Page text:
PICTURES AND TRIP REPORTS FROM MY WALKS IN THE ENGLISH LAKE DISTRICT
I had twelve unclimbed Birkett tops in the Knock Murton area as well as Bowness Knott above Ennerdale so once I saw that the weather over the holiday weekend was set fair I cobbled together a route to climb them over two days.
Herdus seen from the short road walk from the car park to the stile which gives access to the steep path to Brown How and Bowness Knott..
Anglers Crag with Crag Fell above across Ennerdale Water.
It's a steep but short pull to Bowness Knott The cloud that had covered the central Lakes as I drove north seems to have reached Pillar.
Anglers Crag again from Bowness Knott..
My next unclimbed top was Banna Fell which is on the other side of the Herdus / Great Borne massif. I did consider walking back to the road then taking the path from Whins to the Floutern pass but as I have never been up the Rake Beck path and I wanted to see the fox trap I went that way instead..
And here is the fox trap.
I thought this was a great path, quite clear but with a couple of places where hands were needed and sometime coming very close to the edge of the drop into the beck.
After reaching the top it's a short walk towards the top of Steel Brow.from where Floutern Tarn is seen below with the Grasmoor group beyond Hen Comb and Mellbreak..
On to Banna Fell looking to some of the fells coming next. I walked in a big loop around the head of the steep ravine of Comb Gill
Next stop Godworth and a view back to Ennerdale..
And it's only a short walk to my fourth new top of the day, Kelton Fell.
The Pillar /Scoat Fell range is clear now..
From Kelton fell it's only a few minutes to the base of Knock Murton. I took what is probably the easiest route via the mines and Harris Side on the south west ridge. This is looking to the great ridges of Great Borne and Red Pike with Pillar and Scoat Fell beyond..
Starting on the steep descent through the felled trees to Cogra Moss. High Hows (Lamplugh) my next top is the grassy hill next to the trees on the left.
Down to Cogra Moss now looking up to Blake Fell flanked on the left by Sharp Knott and on the right by High Pen.
Knock Murton. My route down was through the fire breaks on the right hand side.
Interesting tree on the climb to High Hows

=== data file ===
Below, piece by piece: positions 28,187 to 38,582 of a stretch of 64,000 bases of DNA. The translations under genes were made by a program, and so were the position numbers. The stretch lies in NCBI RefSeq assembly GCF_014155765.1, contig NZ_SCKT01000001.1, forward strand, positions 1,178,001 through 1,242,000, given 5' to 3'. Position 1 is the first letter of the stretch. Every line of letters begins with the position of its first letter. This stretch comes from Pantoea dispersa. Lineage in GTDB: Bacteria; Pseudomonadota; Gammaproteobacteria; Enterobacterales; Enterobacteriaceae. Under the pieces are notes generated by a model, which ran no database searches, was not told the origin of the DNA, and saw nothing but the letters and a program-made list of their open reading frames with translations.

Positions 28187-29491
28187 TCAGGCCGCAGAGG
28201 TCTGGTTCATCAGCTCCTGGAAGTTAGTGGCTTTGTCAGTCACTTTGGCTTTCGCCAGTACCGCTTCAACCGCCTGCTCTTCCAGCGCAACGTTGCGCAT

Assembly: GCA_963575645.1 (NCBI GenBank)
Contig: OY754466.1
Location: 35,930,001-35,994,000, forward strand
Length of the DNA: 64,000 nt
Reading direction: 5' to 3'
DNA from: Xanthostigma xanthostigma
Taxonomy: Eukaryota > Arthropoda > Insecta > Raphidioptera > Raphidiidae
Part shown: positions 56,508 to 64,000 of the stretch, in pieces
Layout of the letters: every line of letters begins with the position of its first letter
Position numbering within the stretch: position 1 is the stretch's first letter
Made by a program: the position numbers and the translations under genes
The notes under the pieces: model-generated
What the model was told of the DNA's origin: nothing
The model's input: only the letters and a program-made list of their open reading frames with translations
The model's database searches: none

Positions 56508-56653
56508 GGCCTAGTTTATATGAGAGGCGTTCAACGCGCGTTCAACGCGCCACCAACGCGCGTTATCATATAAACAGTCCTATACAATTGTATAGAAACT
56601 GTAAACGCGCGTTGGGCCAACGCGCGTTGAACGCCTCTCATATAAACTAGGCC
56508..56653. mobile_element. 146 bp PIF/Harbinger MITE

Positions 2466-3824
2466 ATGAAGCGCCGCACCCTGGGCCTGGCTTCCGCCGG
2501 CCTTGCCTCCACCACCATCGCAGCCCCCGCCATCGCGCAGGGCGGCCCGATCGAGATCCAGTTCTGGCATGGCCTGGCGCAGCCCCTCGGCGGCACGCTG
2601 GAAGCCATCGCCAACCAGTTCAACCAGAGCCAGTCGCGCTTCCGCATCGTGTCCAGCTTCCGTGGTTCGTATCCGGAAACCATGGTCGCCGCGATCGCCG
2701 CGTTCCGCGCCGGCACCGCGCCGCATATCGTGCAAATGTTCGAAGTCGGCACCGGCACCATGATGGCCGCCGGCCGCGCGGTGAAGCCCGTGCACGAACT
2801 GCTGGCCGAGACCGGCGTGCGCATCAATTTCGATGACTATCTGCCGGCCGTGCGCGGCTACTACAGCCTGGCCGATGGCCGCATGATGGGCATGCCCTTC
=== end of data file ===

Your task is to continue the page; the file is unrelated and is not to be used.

Knock Murton again from the tree stump marking the top of High Hows.
The afternoon had become really warm now and I wasn't looking forward to the steep climb to Owsen Fell. My route followed the fence which is the green line through the heather on the right.
The climb was every bit as hard as I was expecting. This is a picture of High Hows and Knock Murton taken from a rest stop.
On Owsen Fell now. Skiddaw is the dark fell in the distance.
Looking back to Owsen Fell in the fabulous afternoon sunshine. I started my walk around lunchtime so it was getting time to look for a camp spot.
Looking over to Sharp Knott, tomorrows first fell..
Camped between Owsen Fell and Burnbank Fell, Ideally positioned to catch the sunset.
And It wasn't a bad one.
Peeping out of the tent the following morning I was thrilled to see an inversion on the coast and out to sea.
Although this put me more in mind of an invasion of Martians
I'm not sure but I think this could be Northern Ireland
It only took me ten minutes to get to Sharp Knott which had me wishing I had pushed on last night and camped on this wonderful little top. Knock Murton and Cogra Moss below.
Originally I had intended contouring around Blake Fell to the left but I reasoned that there was probably an inversion over the valleys to the east so I wanted to get high and the climb to Blake Fell wasn't hard and only took a few minutes.
Looking back to the inversion over the coastal plain and the Irish sea.
I was right about the inversions.
The next few pictures need no captions and were taken on the walk out to the two Birkett tops on Carling Knott and back to Blake Fell
Looking back to Carling Knott.
After climbing nearly back to the summit of Blake Fell I followed a path around to the left. I am making for High Nook ( Gavel Fell north top) , the little top on the right
Once there I could see the inversion breaking over Lorton.
And over Buttermere.
After crossing a stretch of boggy ground I was on the path from Fothergill Head with High Pen ahead.
Pillar and Black Crag through the gap between Hen Comb and Gavel Fell
Only a short walk down to Low Pen from High Pen.
Blakefell Screes from Low Pen.
I came down from the side of Low Pen and made a bee line for the small but steep valley of Croasdale Beck. This was my lunch spot.
Contouring around the lower slopes of Banna Fell I soon had a view of my starting point.
Herdus from the muddy bridleway down to Whins from where it was only a hot mile to my car